The mystery behind “the girl in the window” started in 2005 when police raided a home in Plant City, Florida, and found a barely 7-year-old girl hidden away in a dark room. Her mother, her mother's boyfriend, and her two adult brothers lived in the house but kept her secluded. The authorities found Danielle Crockett’s living conditions horrific and immediately contacted child abuse investigators. Excrement lined the walls, cockroaches scurried across the floors, and old, used diapers surrounded the girl.
Similar to other feral children who have experienced severe neglect and been denied any kind of social interaction, Dani suffered from a variety of psychological conditions that made recovery incredibly difficult. Even after years of treatment and care, doctors and specialists were unsure of what her prognosis might be in the future.
Several journalists from the Tampa Bay Times played an integral part in bringing Dani's story to the public’s attention and continued to follow Dani’s recovery even a decade after her rescue. Dani’s birth mother, Michelle Crockett, gave up her parental rights in exchange for a lesser sentence, which allowed the Lierow family to legally adopt Dani in 2007.
When officer Mark Holste first found Danielle, he discovered her family was keeping her in a tiny, unlit room in the back of a worn-down house. At almost 7 years old, she weighed just 46 pounds and had only an old moldy mattress to sleep on. Holste saw that the young girl was completely naked except for a diaper that had obviously not been changed in some time. Her lack of clothing and poor hygiene revealed the extent of her neglect, as well as the ribs and collar bones sticking out from beneath her skin.
Danielle was severely malnourished and covered in insect bites and infections. In a near-comatose condition, the police suspected she had never received any kind of medical treatment and would need immediate care to survive. Plant City police and the Florida Department of Children and Families officers rushed her to the nearest hospital, despite her mother's protests.
Danielle’s living conditions were unprecedented. Plant City detectives reportedly found the first child abuse investigator on the scene crying uncontrollably in her car. When police finally arrived, the first officer through the door had to leave after seconds to vomit, due to the sheer stench inside the home. Detective Holste relayed the severity of the situation:
I’ve been in rooms with bodies rotting there for a week and it never stunk that bad. […] There’s just no way to describe it. Urine and feces - dog, cat, and human excrement - smeared on the walls, mashed into the carpet. Everything dank and rotting.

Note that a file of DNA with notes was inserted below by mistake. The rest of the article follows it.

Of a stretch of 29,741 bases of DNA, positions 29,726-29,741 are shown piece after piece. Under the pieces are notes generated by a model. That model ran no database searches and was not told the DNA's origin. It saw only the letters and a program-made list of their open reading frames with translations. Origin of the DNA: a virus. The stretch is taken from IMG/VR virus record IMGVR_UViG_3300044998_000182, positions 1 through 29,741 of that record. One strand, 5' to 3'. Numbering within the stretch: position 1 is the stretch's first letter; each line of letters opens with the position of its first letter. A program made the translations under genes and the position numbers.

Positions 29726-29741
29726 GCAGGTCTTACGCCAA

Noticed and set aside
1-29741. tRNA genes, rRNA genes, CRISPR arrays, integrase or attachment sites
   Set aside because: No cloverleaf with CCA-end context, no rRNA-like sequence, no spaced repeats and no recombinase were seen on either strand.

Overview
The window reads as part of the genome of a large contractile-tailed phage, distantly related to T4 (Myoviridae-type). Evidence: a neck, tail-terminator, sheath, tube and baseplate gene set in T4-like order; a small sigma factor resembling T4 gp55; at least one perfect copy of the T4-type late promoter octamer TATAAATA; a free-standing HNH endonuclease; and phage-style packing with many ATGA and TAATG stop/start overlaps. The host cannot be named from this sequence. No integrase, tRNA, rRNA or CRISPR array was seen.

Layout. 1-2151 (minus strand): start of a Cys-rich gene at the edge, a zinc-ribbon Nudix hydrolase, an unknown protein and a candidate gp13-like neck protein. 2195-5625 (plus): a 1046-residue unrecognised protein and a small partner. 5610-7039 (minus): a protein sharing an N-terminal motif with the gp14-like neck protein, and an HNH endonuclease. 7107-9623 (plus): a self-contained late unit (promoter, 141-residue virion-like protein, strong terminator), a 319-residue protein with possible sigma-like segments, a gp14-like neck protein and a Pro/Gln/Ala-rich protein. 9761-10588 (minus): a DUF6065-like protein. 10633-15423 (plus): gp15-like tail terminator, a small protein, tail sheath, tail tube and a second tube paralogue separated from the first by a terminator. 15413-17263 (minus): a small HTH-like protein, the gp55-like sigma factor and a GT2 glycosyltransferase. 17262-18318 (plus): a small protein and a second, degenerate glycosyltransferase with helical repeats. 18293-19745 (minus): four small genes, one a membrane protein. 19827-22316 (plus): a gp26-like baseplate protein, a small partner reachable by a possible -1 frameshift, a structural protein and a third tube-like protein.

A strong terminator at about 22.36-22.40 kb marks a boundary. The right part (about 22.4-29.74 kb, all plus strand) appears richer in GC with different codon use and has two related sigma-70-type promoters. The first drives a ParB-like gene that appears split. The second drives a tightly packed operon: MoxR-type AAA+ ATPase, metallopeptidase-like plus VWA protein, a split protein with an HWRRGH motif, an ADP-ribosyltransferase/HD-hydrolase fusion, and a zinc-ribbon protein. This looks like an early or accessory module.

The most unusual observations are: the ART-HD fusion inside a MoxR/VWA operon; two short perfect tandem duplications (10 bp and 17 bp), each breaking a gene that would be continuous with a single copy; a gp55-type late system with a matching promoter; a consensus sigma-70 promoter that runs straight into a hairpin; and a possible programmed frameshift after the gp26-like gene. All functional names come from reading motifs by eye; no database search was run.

According to those who were present during the discovery in 2005, filth covered the interior of the home, including the walls and floors. Thousands of cockroaches swarmed every room as well as the walls, cupboards, and kitchen appliances.
Used diapers and broken glass surrounded Danielle’s urine-covered mattress. Holste located Danielle curled up in the corner of the dark room. Only maggot-infested clothes and toys were in the room. Michelle Crockett, Danielle’s mother, also lived in the residence with her two adult sons and her boyfriend.
By the time doctors treated Danielle and brought her back to nearly full health, they tested her for mental and physical conditions that might explain her severe disabilities. It was clear she could not communicate properly and had no social skills. Doctors quickly ruled out conditions such as autism and cerebral palsy, even though she showed no emotions and had no reactions to external stimuli.
Danielle didn’t make eye contact and couldn’t eat solid food. She also couldn’t talk or walk correctly. The general consensus among medical professionals was that Danielle had simply not developed the same skills as children raised in healthy home environments. Lack of access to other children, education, and substantial interactions with the rest of the people living in the house had stunted Danielle’s development.
As far as anyone in the neighborhood knew, Danielle didn’t exist. She lived in the house with her mother and two brothers for three years before anyone even caught a glimpse of her. Then, when she was 5 years old, a resident noticed the youngster peek out of the window between the broken pieces of glass. Because of the darkness of the room, it was hard for any passers-by to get a good look at her.
When someone reported suspicions of child endangerment two years later, Plant City police and the Florida Department of Children and Families began investigating the situation.